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comments on the json-ld document

From: Ivan Herman <ivan@w3.org>
Date: Tue, 30 Aug 2011 19:02:12 +0200
Cc: public-linked-json@w3.org
Message-Id: <D6640C5D-8EE1-4FB7-87A4-40D56B695C38@w3.org>
To: Manu Sporny <msporny@digitalbazaar.com>, Gregg Kellogg <gregg@kellogg-assoc.com>
Manu, Gregg,

I finally sat down to read the JSON-LD document. Unfortunately, I did not find the time to go to the very end. I have got as far (but not included) section 5. Here are my comments...

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"It is designed to be able to express key-value pairs, RDF data, RDFa [RDFA-CORE] data, Microformats [MICROFORMATS] data, and Microdata [MICRODATA]"

But... there is no such thing as RDFa data. RDFa is simply a serialization of RDF data... So I do not understand what is meant here for RDFa.

The same comment holds for the item on targeted audience ("Software developers that want to encode Microformats, RDFa, or Microdata in a way that is cross-language compatible via JSON."

--------

"Linked Data is a set of documents, each containing a representation of a linked data graph"

Is the word 'document' really good here? Most people, when seeing this term, would consider a web page, or a PDF page... I would use 'resources' here.

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So what is the relationship of the semantic web and linked data? Section 2.4 says "The semantic web, just like the document-based web, uses IRIs for unambiguous identification." which then comes a little bit out of the blue...

--------

It is the first time I see the term "Web Vocabulary" (later in 2.4). Why not simply "Vocabulary"?

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In 2.4.1: I presume it is correct that a context document is not exactly the same as a JSON-LD document, though it looks the same...

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Third example in 3.1 seems to be misleading in the text. This is not a prefix...

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Beginning of 3.1, it says "In the example above, the key http://xmlns.com/foaf/0.1/name is interpreted as an IRI, as opposed to being interpreted as a string." What are the rules to turn this into an IRI instead of a string? Is it based on the regexp for URI-s? But, if those are used, then why needing a coersion rule for the similar functionality in case of objects?

------

I was looking for some precise rules on the where the definition of a @context would apply. I would expect something like "the rules in @context are valid in the enclosing object and the other descendents of the enclosing object". For example

{
  @context { "a" : "http://..."}
  ...
  "a" : {
           "a" : "http://...."
        }
}

means that "a" is expanded in both the top and the enclosed object.

However, you have an example saying

{
  @context {
      "name": "http://xmlns.com/foaf/0.1/name",
      "homepage": "http://xmlns.com/foaf/0.1/homepage",
      "@coerce": 
      {
         "@iri": "homepage"
      }
  }
  ...
}

ie, the expansion of "homepage" is also valid in @coerce, which is not explained by the rule above.

This needs precise spec. Or, alternatively, the @coerce is out of the validity range... (though I think a better spec is better)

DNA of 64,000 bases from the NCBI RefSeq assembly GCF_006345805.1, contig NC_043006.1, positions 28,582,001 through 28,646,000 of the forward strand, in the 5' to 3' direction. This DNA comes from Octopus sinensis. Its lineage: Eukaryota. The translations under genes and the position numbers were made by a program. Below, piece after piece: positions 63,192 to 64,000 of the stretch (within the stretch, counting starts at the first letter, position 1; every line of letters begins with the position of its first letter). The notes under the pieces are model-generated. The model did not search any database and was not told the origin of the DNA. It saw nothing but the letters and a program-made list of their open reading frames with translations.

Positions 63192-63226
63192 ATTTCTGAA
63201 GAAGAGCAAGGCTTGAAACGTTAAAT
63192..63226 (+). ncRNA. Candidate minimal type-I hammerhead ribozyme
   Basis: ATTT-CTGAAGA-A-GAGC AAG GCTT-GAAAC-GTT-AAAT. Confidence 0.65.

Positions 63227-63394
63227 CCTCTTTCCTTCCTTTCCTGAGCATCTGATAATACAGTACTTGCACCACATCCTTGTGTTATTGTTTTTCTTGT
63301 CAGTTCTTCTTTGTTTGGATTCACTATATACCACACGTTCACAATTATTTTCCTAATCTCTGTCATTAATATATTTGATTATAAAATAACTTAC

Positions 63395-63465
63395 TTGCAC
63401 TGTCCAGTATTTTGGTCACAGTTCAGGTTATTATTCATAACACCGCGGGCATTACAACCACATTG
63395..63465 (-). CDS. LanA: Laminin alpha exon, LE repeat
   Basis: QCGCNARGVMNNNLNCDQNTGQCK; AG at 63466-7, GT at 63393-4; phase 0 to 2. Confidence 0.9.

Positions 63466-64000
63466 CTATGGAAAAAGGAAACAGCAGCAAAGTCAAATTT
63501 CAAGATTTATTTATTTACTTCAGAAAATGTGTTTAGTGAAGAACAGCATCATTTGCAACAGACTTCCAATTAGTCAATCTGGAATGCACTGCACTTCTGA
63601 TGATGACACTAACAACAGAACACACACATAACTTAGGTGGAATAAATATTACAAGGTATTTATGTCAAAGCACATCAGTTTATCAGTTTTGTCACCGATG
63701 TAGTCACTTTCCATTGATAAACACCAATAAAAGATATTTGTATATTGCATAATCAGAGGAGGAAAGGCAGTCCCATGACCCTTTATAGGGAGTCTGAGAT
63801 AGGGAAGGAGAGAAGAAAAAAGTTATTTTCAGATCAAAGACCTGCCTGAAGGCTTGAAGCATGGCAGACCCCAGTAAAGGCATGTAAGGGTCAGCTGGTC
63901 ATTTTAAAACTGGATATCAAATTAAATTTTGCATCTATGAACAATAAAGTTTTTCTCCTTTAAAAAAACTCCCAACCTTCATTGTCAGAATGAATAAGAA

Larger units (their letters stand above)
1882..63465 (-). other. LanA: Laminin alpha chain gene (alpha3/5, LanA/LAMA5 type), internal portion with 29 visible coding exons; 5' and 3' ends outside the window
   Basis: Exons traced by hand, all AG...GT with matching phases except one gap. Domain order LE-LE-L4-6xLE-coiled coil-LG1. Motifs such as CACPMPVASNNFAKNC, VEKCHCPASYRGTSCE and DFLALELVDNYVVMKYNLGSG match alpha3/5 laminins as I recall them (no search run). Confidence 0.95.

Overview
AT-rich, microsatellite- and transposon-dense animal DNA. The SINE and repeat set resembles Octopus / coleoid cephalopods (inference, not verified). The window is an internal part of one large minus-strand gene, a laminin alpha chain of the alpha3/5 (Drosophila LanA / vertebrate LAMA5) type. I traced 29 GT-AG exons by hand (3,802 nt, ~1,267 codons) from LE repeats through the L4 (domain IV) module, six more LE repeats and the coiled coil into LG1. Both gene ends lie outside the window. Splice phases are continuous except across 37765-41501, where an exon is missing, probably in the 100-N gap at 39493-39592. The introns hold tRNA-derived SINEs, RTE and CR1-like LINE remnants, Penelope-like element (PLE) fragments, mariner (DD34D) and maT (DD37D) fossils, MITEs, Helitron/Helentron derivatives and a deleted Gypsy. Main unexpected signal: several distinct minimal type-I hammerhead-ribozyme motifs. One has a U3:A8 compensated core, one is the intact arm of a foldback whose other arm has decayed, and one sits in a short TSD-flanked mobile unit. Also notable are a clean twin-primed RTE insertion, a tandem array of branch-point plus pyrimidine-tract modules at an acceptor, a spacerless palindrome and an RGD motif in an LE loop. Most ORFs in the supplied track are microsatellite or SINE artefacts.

------

Reading 3.11, I do not understand it. What is the role of @subject in the outer object in the first example? 

In general, I do not understand what framing tries to achieve. There is no explanation in the text; more precisely, I do not understand the introductory text. I am asking the question that I am also asking below re other features: do we need it for the majority of users? 

------

Reading other emails, I must say I am begining to be in favour of dropping CURIE-s for the time being. It makes reading the document complicated for a non-expert (talking as somebody who uses prefixes all the time:-).

---- 

Section 4.6 I am fairly opposed the idea of overriding keywords. That is really a rope to hang ourselves in terms of readability of a dataset. Also, what are the consequences if the context file is read from the web as an external file? Doesn't it radically change the interpretation of a specific JSON-LD file with or without an access to that context?

----

Section 4.7 I of course understand what normalization is used for, but I seriously question whether this is something we should put into this document. The goal is to reach javascript/web developer people. I think only a very small percentage will make use of this normalization, for the rest this is a complicated noise. I would propose to remove normalization altogether and, if there is a clear view on it, then put it into a separate document.

So, in summary: I believe the spec _is_ a bit too complicated for what we want to achieve. There are features that are probably useful for a minority of users but, I am afraid, if this document is put forward to the non-SW, non-LD, non-RDF community, then it will be rejected as too complex. Normalization, possibly framing should be put into separate documents for niche users...

I am sorry if I sound negative:-(

Ivan

----
Ivan Herman, W3C Semantic Web Activity Lead
Home: http://www.w3.org/People/Ivan/
mobile: +31-641044153
PGP Key: http://www.ivan-herman.net/pgpkey.html
FOAF: http://www.ivan-herman.net/foaf.rdf
Received on Tuesday, 30 August 2011 17:02:47 GMT

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